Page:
The Addison County Grammar School is one of the oldest corporations in Vermont, established in 1797 by an act of the new state’s legislature. The bill’s sponsors were the big wigs of the settler generation: town founder Gamaliel Painter, physician Darius Matthews, and three lawyers: Seth Storrs, Samuel Miller and Daniel Chipman. A plot of ground was designated as the site, the strip that now runs from Storrs Avenue to the point on South Main where the Municipal Building stands, bounded on either side by College and Franklin Streets. It was to be “free and forever exempt from taxes.”

The founders had a year to raise $1000 to build the new Grammar School. The account book records the results of the capital campaign: 89 men contributed, most giving $25. A few high rollers chipped in more. Seth Storrs took the lead with $350, Samuel Miller gave $300 and Painter was in for $200. In a few months, the little settlement had raised four times its goal: $4150. (In the same era they would give like amounts towards the Congregational Church, the Court House and the College—staggering amounts in a frontier town where money was in short supply).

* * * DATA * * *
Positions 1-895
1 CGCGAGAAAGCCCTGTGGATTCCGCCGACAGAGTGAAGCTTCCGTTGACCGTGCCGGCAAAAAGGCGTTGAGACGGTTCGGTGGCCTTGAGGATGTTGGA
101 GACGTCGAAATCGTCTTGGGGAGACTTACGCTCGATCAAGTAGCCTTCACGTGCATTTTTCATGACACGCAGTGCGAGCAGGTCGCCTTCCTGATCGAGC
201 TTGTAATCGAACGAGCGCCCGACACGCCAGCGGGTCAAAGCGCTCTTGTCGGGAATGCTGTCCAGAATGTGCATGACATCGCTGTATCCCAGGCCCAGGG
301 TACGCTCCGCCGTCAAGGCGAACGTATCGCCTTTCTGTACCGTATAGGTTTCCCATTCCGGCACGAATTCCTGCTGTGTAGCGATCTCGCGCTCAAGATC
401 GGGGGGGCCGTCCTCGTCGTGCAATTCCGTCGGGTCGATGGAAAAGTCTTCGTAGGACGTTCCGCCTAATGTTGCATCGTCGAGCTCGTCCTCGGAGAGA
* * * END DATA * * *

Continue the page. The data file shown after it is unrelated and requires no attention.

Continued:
The Addison County Grammar School building quickly went up on a site at the western end of the property, between Old Stone Row and Twilight Hall. The Academy, as the new school was called, was a stark white Federal structure, 40 feet by 80 feet and three stories tall.